Saturday, February 10, 2018

Before and After

Sometimes fate has a strange way in dealing with bird photographers. Like when the results of our photographic endeavours were much better at the places along the way to and from our planned destination.

Inasmuch as we will be busy with some personal errands on Saturday, we decided, sort of in a spur of the moment, to go birding in Infanta on Friday. In our previous trips to that place, we had seen, on several occasions, some Rails foraging by the roadside. Since we did not have our gear out when that happened (we were still more than an hour away from our destination) we hadn't been able to take pictures of the Rails. This time we were prepared. Good thing we were, for there nonchalantly walking on the grass was a Barred Rail.



Then there was a pair of Striated Grassbirds that appeared to be drying their feathers on top of a stone wall. Here is one of them.



I thought those encounters were a good omen for our birding day. Unfortunately, they were not. Our experience in Infanta was close to frustrating. We would see birds but either we would not be able to take their photos or if we did, the results were not up to par. Take for example this Philippine Fairy Bluebird. Cynthia got a picture but it was too dark and covered with twigs.



Or this Rusty-breasted Cuckoo that was backlighted.



Another backlighted shot was that of the very common Philippine Bulbul.



One of the better shots we got was that of a Paddyfield Pipit. This was the first time we saw this species here so that somehow boosted our rapidly waning enthusiasm.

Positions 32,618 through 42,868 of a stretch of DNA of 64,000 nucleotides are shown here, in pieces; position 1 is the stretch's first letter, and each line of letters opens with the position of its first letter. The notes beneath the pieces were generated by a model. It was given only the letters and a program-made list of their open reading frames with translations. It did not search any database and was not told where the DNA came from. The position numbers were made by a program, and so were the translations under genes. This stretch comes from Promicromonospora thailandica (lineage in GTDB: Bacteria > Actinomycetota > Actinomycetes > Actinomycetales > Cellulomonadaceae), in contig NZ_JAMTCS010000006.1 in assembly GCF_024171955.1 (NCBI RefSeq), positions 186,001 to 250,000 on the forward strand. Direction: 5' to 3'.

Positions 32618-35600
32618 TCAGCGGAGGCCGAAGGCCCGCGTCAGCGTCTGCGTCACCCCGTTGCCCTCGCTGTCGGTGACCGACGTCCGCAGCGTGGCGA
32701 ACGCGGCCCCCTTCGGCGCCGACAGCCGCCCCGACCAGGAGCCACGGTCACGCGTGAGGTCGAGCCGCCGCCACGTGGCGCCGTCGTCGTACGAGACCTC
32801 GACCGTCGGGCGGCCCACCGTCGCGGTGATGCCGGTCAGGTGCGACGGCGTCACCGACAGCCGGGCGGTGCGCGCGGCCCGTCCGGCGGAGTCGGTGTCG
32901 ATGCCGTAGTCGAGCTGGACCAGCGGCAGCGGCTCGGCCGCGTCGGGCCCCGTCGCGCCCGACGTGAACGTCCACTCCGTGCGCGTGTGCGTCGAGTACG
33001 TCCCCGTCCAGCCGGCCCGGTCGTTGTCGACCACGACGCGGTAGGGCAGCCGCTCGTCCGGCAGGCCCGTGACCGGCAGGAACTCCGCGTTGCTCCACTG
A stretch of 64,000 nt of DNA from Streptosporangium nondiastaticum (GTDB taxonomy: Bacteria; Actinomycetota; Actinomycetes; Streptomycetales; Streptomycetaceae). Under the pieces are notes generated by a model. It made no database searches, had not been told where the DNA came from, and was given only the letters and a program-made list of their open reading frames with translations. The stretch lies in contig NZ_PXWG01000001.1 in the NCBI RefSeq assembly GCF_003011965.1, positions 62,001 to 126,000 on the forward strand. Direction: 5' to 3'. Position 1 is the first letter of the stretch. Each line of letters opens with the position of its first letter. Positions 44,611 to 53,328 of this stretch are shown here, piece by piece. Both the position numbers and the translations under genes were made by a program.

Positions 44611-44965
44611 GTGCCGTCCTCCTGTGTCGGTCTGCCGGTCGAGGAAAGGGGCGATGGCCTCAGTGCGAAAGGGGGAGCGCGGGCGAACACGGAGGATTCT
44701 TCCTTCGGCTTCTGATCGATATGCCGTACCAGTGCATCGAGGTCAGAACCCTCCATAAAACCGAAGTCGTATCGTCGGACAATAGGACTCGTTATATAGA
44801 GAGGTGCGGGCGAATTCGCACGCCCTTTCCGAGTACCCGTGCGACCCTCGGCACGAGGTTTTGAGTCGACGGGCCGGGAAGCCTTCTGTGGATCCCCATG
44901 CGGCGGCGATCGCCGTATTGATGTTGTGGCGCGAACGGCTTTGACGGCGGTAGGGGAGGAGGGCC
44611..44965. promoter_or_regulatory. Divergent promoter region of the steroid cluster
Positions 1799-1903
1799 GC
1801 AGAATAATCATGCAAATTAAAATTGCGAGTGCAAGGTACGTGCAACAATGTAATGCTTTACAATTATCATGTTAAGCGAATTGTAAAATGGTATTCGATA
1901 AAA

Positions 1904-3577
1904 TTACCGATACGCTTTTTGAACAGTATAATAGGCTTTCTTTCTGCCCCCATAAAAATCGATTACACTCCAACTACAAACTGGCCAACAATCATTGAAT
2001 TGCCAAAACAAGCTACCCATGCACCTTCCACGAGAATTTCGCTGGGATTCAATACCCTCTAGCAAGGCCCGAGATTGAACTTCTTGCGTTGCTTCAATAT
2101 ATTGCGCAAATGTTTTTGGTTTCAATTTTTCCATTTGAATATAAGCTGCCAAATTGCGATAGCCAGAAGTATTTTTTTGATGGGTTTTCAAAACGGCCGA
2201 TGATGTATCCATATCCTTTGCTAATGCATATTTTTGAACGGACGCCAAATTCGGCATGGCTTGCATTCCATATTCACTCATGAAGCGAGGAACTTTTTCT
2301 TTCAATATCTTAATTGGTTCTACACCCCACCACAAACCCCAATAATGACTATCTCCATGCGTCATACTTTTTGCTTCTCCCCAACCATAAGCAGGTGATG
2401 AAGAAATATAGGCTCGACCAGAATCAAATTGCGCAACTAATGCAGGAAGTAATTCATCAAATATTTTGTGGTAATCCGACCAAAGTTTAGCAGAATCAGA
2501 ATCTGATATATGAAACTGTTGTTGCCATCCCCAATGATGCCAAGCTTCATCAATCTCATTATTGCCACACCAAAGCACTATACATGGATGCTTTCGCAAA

Then came another heartache. Our friend, Anthony, who was guiding an Englishman, saw a Philippine Trogon (another first sighting for us here in Infanta). However, before I could take a shot at it, it flew off and landed on a branch that was partially covered by leaves. Of course, that resulted in another bad photo.



Closer to noontime, it was Anthony again who pointed to a wave of a mixed flock of birds. First was a Yellow-bellied Whistler. (As I mentioned earlier, this was not the best bird photography experience we had.)



Then followed a Sulphur-billed Nuthatch.



The Elegant Tits, though plentiful, were very active, never stopping even for a single moment.



Finally, the Yellowish White-eyes came. These group preferred the upper level of the trees.



After the wave had passed, my wife and I agreed to call it day. Close to our favourite restaurant which was about an hour away, Cynthia pointed to a black bird perched on a fence. "Pied Bush Chat!" she exclaimed. What followed was a photo session with a very willing and cooperative model.



Reviewing our photos, it was apparent that the best shots were taken before and after our birding sortie in Infanta.